Midwife Marie Louise explains, 'The linea nigra is perfectly normal, it's a hormonal change and there mainly to facilitate darkening of nipples so that your baby is able to see the his/her target for breastfeeding."
The dark line acts as a direction from mum's pregnant belly up towards the darkened areola, for baby to latch on. In the days before modern medicine, newborns were left with mum skin-on-skin straight from birth. It was in this time that baby would instinctively shimmy up the belly, nuzzling to find the breast.
It is believed that the scent of the mother's nipple is similar to the amniotic fluid, which surrounds the foetus for nine months so the baby recognises and trusts it.
Will linea nigra harm me or my baby?
No, the linea nigra is not harmful at all. Its seemingly sudden appearance might seem shocking at first, but experts have agreed the line is cosmetic and is not going to harm mum or baby. You don't need medical treatment if you develop a linea nigra and it's nothing to be concerned about.
What can I do to prevent linea nigra?
There's nothing you can do to prevent the line from developing, but if you really want to help it fade quicker, you can consult a dermatologist about using certain creams to help it fade after pregnancy. However, it's very important to note that you should not use these creams during pregnancy as it can be harmful to your baby.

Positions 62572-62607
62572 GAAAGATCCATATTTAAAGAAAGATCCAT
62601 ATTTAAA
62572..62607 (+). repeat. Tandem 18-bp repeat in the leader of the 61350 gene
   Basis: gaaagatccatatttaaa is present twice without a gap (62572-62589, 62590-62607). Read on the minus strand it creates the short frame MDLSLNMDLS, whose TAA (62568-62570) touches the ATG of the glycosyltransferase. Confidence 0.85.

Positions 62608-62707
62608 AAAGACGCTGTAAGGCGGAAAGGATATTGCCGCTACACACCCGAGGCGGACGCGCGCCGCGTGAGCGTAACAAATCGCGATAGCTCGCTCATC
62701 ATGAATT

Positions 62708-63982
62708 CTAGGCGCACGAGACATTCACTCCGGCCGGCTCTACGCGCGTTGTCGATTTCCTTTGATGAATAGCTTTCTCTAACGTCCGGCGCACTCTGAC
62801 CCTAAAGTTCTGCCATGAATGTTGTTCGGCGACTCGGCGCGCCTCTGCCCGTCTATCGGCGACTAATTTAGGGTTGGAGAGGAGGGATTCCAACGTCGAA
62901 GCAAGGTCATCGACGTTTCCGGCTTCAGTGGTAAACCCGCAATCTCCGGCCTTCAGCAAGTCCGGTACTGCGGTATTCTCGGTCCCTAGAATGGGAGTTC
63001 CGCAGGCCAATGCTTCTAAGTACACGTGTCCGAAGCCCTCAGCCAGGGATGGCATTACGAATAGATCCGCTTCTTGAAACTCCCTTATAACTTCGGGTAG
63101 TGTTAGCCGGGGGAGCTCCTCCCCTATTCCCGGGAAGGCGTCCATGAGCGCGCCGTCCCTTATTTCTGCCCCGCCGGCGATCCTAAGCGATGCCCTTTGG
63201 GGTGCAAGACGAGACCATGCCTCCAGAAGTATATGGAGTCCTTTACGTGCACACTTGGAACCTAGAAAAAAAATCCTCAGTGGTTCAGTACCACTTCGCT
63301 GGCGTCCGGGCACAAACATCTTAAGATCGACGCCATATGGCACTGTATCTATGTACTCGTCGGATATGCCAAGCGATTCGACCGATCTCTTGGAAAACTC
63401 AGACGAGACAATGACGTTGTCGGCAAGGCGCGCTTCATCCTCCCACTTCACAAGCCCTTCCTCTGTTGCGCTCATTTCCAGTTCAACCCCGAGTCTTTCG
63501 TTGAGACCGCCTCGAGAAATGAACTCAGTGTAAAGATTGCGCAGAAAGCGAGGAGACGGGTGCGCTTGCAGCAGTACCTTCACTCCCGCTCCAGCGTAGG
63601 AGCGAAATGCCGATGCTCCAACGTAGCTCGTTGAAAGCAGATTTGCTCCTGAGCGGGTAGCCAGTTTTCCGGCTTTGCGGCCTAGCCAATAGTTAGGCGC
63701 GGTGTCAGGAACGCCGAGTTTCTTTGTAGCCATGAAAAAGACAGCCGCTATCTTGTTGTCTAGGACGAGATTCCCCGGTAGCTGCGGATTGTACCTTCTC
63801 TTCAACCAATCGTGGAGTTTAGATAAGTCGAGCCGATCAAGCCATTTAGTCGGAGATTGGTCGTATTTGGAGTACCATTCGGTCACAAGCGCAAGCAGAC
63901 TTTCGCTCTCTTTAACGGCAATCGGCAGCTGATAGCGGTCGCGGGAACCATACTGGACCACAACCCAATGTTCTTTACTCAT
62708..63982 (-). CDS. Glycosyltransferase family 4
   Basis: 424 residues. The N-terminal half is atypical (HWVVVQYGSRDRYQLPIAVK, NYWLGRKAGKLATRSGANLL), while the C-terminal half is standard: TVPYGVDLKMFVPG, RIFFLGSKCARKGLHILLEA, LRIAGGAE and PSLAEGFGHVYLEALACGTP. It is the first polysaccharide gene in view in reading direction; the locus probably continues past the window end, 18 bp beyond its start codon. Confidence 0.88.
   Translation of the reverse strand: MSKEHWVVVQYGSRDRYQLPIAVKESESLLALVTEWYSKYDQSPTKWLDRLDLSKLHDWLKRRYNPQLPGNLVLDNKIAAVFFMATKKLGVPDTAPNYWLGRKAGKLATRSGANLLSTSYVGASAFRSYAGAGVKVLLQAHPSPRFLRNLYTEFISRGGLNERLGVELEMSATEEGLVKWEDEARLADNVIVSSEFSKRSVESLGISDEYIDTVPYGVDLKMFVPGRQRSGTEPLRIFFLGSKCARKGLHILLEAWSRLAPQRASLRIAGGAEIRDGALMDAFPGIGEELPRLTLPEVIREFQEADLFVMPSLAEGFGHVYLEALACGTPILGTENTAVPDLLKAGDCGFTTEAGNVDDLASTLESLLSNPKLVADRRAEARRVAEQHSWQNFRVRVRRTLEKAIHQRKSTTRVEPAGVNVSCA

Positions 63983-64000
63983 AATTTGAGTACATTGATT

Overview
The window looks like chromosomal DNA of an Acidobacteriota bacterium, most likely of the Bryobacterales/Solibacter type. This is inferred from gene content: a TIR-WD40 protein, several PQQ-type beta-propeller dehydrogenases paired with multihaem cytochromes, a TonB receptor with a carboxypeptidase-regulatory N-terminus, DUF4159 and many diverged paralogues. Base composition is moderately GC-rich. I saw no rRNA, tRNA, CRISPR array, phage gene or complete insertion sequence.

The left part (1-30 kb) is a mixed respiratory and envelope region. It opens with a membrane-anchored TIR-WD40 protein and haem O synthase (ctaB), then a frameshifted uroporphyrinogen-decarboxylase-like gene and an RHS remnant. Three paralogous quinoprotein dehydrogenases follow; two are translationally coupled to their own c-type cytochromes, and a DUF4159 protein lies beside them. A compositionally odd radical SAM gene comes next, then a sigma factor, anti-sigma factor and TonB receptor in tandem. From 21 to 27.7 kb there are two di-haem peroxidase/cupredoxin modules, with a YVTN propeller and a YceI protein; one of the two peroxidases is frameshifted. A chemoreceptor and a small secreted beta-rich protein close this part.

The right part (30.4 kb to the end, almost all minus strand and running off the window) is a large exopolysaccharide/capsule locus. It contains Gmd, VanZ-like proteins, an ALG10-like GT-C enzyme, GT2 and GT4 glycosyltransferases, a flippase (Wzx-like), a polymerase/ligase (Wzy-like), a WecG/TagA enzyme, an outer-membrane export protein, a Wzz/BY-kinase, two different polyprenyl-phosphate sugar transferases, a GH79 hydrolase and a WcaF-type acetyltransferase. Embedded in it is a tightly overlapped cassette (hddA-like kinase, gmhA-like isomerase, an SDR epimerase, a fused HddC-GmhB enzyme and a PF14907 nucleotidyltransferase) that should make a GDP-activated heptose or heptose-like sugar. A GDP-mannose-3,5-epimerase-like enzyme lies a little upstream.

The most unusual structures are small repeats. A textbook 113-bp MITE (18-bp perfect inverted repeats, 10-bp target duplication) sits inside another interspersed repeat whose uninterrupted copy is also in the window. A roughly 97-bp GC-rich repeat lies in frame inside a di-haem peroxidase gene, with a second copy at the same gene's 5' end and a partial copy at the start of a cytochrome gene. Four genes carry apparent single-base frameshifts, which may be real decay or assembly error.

If you really want to hide the line during your pregnancy, it's much safer to use a makeup concealer over any strong creams. For most women, the pigmentation usually disappears after birth, and Marie Louise adds, "The changes usually go after birth but it’s important to also use sun cream postnatally as darker skin patches or linea nigra may reappear in the sun."
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Jessica Dady is Senior Content Editor at Goodto.com and has over 10 years of experience as a digital journalist, specialising in all things food, recipes, and SEO. From the best food hampers to cookbooks, from the best cake stands to baking sets, Jessica has a wealth of knowledge when it comes to must-have food products. A passionate baker, she spends much of her time creating celebration cakes for friends and family - particularly for her two lucky children.